How to show it off: Depending on the role you’re applying for, your creative problem-solving skills might be put to the test during technical interviews. But don’t stress — while you’ll be asked to solve a coding problem, your interviewers are more concerned with your ability to assess the problem than the efficacy of your solution. “We’re not always looking for the right answer,” Francesca says. “We’re looking for someone that can work through the challenge and speak to questions they might ask if this type of problem arose.” That’s why explaining your approach during technical interviews is essential.

3. Attention to detail

Regardless of the role you’re applying to, working in tech requires a keen eye for detail. Programmers need to ensure their code aligns with their company’s standards and practices, and they also need to keep an eye out for bugs and errors. Data scientists and analysts need to be detail-oriented while cleaning and formatting data and building machine learning models.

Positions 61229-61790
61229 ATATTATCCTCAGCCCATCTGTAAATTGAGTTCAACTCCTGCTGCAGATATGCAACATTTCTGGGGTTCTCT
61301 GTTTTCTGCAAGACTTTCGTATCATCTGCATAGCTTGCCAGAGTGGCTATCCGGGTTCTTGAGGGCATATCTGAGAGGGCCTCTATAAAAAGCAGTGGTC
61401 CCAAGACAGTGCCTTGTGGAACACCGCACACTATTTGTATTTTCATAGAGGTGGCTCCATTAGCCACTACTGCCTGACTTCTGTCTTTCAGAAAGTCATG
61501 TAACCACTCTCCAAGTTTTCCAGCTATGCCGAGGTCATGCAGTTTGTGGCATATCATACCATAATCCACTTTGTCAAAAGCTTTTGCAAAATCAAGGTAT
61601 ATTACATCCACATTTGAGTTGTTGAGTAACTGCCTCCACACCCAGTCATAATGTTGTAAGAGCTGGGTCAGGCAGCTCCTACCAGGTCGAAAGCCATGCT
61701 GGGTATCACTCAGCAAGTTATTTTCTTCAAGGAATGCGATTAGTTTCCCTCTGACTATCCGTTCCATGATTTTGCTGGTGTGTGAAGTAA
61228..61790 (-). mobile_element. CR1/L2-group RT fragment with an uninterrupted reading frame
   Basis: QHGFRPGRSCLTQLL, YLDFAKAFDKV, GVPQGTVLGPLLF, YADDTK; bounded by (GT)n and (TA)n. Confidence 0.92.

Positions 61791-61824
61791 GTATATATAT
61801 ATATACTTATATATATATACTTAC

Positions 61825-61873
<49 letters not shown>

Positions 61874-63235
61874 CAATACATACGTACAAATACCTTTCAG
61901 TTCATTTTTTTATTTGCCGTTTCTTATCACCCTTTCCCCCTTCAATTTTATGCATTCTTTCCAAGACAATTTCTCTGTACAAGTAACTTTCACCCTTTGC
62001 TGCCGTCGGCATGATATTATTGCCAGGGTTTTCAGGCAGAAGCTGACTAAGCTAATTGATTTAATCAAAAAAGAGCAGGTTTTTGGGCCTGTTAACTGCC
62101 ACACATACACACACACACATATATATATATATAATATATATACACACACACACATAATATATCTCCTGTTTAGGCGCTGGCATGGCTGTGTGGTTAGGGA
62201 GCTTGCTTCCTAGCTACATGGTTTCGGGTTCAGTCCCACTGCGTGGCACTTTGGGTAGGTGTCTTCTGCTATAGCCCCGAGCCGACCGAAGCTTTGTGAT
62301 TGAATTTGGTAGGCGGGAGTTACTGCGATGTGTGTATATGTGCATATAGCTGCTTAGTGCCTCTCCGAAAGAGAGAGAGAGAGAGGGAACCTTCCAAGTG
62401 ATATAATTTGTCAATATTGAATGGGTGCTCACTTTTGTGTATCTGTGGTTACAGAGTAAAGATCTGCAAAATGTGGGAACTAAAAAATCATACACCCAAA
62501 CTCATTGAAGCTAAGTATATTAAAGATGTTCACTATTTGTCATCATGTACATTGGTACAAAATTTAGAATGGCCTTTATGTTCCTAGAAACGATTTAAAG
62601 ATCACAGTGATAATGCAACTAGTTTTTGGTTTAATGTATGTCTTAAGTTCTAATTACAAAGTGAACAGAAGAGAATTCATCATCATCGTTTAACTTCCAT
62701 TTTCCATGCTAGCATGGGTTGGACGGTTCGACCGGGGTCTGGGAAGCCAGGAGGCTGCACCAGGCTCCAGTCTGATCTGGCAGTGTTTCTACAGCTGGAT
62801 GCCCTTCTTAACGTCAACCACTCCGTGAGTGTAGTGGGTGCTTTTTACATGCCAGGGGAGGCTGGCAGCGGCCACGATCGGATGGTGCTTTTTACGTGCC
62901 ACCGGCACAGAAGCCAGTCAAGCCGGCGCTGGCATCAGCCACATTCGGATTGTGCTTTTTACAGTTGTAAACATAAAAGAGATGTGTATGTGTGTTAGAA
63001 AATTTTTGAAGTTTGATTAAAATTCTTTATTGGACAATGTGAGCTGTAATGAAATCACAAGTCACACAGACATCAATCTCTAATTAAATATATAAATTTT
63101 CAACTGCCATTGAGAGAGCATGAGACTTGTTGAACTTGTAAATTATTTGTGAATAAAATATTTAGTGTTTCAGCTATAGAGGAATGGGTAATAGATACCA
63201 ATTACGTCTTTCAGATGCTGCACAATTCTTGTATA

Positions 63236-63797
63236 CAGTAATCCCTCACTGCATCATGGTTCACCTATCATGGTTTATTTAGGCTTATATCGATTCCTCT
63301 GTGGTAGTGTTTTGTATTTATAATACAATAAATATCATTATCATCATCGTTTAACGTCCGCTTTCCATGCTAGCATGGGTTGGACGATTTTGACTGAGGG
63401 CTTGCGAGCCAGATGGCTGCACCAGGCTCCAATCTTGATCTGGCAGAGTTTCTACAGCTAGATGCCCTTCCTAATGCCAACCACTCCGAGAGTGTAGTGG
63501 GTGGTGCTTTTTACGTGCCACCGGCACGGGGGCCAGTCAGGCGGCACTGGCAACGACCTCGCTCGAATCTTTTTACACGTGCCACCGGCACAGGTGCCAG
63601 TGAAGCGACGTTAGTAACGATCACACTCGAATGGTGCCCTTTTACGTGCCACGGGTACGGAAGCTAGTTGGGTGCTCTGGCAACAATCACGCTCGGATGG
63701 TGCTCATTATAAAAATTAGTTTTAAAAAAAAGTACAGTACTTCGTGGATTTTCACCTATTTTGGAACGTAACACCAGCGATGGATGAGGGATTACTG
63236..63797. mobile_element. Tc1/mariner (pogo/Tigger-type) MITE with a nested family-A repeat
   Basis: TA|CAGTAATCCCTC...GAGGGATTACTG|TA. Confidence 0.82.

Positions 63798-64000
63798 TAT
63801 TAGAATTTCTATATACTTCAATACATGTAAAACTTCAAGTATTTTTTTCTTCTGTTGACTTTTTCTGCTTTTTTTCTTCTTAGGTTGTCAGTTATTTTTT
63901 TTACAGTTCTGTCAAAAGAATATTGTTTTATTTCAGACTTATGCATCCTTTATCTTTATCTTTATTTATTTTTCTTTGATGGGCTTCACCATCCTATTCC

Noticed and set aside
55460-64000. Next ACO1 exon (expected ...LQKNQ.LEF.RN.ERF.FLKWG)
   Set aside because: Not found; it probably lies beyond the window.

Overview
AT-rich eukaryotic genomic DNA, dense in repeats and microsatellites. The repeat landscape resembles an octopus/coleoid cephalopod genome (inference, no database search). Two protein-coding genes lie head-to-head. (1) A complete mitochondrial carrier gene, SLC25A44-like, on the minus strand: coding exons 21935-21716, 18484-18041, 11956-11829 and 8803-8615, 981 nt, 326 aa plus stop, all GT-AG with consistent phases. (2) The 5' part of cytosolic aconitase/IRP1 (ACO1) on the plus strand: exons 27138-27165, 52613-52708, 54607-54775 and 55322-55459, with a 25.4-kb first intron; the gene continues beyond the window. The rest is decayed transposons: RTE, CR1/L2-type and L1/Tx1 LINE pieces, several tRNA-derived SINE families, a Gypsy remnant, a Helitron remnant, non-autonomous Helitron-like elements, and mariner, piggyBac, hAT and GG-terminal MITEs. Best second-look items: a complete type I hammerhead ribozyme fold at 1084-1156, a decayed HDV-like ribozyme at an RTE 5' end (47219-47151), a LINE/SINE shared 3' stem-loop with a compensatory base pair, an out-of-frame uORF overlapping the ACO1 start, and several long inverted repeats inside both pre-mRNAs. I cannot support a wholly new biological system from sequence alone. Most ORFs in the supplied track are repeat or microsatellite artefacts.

Paying attention to detail means you’re less likely to overlook a problem that impedes production, and people who are detail-oriented tend to be organized, attentive, and proactive. These qualities give managers reassurance that you can do the job and do it well.

How to show it off: To demonstrate your attention to detail, try customizing your resume and cover letter to highlight achievements relevant to the specific role you’re applying to. During your interview, use techniques like the STAR method to walk your interviewer through challenges you’ve overcome in the past, how you came up with a solution, and the results of your efforts.

And be sure to do some research on the company. Nothing undermines your claim of being detail-oriented like being ill-prepared. “Hiring managers and recruiters can definitely tell when someone has researched our brand versus when they haven’t and sort of just picked up the phone and maybe pulled up the website 30 seconds prior,” Francesca says.